The Loyola University Chicago Archives serves as the institutional memory of the University by holding records of enduring historical and administrative value including departmental records, administrative records, and records of student organizations. The items digitized represent only a small percentage of the records held. Please visit www.luc.edu/archives to view more information about the records or to contact an archivist.
The Loyola University Archives & Special Collections holds photograph collections relating to the history of the university. Several collections have had items digitized and placed here for access. The entirety of these collection has not been digitized. Please visit www.luc.edu/archives for more information and to contact an archivist.
The Loyola Special Collections is comprised of the papers and records of individuals and organizations in the following areas: Loyola faculty, staff, and alumni; Catholic history; Chicago history; Chicago businessmen; entertainment arts; Jesuits; Chicago and Illinois politicians; and political cartoons. The list below represents only a small percentage of the collections. Please visit www.luc.edu/archives for more information about the collections held and how to gain access.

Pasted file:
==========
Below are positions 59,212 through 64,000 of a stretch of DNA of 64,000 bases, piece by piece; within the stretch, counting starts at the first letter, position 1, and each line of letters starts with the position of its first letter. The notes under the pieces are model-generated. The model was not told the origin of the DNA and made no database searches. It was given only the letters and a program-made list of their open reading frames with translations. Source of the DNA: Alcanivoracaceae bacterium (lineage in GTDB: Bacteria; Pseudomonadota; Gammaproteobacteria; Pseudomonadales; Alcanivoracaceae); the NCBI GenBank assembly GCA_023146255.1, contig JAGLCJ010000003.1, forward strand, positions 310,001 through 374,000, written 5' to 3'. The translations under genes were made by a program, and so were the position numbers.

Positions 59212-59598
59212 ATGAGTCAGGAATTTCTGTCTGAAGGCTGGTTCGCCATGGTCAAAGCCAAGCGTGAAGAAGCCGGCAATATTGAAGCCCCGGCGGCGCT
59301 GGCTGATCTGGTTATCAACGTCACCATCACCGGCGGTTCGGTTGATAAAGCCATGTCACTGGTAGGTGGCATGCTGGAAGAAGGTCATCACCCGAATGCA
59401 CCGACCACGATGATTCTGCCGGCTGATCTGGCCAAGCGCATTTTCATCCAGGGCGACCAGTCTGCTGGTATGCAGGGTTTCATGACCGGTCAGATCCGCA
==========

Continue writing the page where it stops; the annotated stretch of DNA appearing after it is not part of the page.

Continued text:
Part of the Loyola Archives & Special Collections, the Rare Book Collection contains approximately 20,000 volumes reflecting the liberal arts foundation of Loyola. The areas of Philosophy, Religion, History and Geography, and Language and Literature are well represented with over 15 languages included in the collection. These digitized volumes represent a small portion of the entire collection. The Rare Book Collection is open to all researchers. Appointments to use the collection are required. www.luc.edu/archives
Selections from the autograph collection compiled by the Carrigan brothers.
Established in 1905 by Father Francis C. Kelley, the Catholic Church Extension Society provides funding and resources to dioceses and parishes in the United States that lack resources. The Extension Society has helped to build churches, educate and support clergy and seminarians, and has assisted clergy in providing service to Catholics in all areas of the United States as well as in Puerto Rico, Guam, and the Philippines. These collections are from the CCES Photograph Collection and records at the Loyola University Chicago Archives and Special Collections.
The Century of Progress World's Fair ran from 1933 through 1934 in Chicago. The images in this collection were taken by Samuel Insull, Jr.